During the habitat study, it was found that the area suitable for tea is in critical condition, as, most of the marginal flats are facing drainage problem. Rising of catchments bed by paddy cultivation and blockage of streams and rivers by dams, roads and bridges for agricultural and transportation purposes are causing serious effect on the rhizosphere of the tea plants and squeezing the tea area at an alarming rate. Protection of catchments and habitat restoration by making forest grooves with indigenous species to keep the water table at desired level, erosion control and creation of microclimate with diversified flora and fauna are essential. Indicator plants are identified for making immediate decision for raising plantations with suitable plantation crops. Long term rehabilitation practices are also formulated for improvement of soil for establishment plantations, especially for tea.

During the long study, branch angle is found as an important criterion for calculating surface area of a bush. Measuring the area of plucking surface with central dominance, comfortable manual plucking height and the branch angle, the critical spacing and optimum planting population was formulated. In this case, the geometrical formula was also used. The preconditions for healthy and functional frame formation are carefully scrutinized. The study also reveals that, healthy root system and reserve food help the plants recovering from pruning shock quickly. Regulated shade, mulching, biomass return to the soil and post pruning sanitation etc. are the essential for healthy growth of tea plant.

Reconsolidation of bush population is one of the important criterions for this long life duration plantation crop. Every year huge quantities of plants are in-filled in the vacant spaces but the success is very poor. The reasons for the failure to bringing a productive bush were investigated during this study. It is found that, a multiple factors are responsible for the failure; of which the most important one is the suppressing behavior of the root system of the previously existed neighboring bushes, although, it was earlier thought that the suppression from the side canopies resulted poor growth and weak framed bush.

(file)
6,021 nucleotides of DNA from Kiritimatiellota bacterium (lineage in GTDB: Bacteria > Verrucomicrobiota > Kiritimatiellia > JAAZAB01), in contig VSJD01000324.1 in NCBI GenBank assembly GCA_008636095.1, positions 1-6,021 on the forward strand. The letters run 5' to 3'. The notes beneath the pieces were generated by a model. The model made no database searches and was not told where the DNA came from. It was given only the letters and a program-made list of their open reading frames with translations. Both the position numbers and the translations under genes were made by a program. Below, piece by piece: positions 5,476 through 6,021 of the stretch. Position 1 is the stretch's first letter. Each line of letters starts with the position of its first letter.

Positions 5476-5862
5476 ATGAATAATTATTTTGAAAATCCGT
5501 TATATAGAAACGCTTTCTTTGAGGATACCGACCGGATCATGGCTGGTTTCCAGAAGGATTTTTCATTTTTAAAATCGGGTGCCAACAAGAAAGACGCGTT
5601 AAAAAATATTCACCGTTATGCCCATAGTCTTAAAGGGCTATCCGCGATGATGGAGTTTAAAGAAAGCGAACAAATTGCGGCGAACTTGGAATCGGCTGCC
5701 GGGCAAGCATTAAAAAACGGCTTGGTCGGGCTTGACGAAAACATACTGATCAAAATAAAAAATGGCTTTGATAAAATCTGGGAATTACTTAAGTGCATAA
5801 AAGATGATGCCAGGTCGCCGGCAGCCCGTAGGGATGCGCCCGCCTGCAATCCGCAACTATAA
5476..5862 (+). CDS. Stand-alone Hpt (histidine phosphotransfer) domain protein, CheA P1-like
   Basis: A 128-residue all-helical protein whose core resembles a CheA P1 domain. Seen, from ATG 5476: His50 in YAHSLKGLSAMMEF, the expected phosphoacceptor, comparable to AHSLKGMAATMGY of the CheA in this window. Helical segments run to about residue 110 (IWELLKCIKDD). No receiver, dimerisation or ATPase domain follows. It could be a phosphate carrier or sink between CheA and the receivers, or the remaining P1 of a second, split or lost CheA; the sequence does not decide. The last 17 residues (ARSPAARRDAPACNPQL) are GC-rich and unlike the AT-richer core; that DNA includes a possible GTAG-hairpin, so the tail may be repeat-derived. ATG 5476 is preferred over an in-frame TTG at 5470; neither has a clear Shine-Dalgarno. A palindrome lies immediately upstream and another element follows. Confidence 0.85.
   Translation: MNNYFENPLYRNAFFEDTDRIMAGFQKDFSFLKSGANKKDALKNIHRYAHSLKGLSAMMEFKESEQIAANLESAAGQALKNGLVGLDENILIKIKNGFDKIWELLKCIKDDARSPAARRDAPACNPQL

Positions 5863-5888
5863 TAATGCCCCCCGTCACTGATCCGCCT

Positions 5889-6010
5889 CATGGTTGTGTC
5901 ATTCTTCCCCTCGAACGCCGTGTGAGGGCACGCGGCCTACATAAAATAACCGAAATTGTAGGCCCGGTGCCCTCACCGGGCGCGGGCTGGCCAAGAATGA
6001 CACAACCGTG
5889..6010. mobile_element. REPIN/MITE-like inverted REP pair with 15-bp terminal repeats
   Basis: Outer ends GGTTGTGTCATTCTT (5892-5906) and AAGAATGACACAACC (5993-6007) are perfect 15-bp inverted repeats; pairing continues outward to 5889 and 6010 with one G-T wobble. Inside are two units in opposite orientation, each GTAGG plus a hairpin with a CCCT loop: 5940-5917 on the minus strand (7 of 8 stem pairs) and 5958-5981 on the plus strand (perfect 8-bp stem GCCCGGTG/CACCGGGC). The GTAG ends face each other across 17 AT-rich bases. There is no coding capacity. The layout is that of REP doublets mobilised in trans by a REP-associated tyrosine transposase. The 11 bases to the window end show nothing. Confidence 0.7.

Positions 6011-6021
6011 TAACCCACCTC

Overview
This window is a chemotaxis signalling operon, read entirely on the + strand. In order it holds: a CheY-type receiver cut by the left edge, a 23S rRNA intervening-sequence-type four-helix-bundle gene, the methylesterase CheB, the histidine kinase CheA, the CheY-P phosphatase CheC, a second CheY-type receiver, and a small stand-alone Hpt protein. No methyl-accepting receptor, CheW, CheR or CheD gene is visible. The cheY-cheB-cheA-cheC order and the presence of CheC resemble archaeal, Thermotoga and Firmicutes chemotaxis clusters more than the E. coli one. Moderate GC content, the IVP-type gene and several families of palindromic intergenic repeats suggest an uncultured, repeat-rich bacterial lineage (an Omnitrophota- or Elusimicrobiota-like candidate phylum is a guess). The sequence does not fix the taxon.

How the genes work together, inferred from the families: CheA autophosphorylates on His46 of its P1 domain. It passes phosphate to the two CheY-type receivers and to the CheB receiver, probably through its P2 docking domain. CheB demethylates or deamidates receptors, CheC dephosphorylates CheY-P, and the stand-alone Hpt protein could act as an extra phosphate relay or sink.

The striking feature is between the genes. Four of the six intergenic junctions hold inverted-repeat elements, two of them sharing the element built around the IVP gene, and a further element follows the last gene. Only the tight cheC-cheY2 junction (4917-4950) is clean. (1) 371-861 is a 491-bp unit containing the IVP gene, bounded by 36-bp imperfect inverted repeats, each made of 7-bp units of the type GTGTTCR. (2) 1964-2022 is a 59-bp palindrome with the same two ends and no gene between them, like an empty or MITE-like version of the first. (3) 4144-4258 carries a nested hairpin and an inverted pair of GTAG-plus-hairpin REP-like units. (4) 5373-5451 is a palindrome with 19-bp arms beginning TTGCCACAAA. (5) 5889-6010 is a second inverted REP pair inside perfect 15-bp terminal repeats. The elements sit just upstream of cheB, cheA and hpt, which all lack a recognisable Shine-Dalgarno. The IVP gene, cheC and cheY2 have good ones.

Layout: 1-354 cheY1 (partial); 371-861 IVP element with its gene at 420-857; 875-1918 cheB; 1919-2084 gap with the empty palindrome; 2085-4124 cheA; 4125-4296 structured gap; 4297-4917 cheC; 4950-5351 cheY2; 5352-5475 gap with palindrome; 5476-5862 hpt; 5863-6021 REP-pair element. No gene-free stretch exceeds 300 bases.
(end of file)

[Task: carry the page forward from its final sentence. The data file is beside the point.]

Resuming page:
Pruning is the most critical cultural practice of tea which was carefully investigated. All pre and post pruning conditions for a healthy vegetative growth of tea were studied. The effect of complete defoliation during final frame formation was studied and it was found that the bush frames were severely affected by cheap drugs drying out due to exposure in dry weather condition and lost their ability to give new shoots from the spreading surface but from the lower region, few shoots arose vertically which resulted broom shaped ill frame and it is concluded with negative effect of complete defoliation during immature stage.

For a sustainable and environment friendly culture, collaborative practices are scrutinized from past and present scientific researches and formulated the appropriate practices suitable for this region. For a sustainable culture, both organic farming and integrated pest management systems were emphasized along with the varied environmental factors related to habit and habitat, to improve tea production

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Director, CGEC International University of Business Agriculture and Technology Bangladesh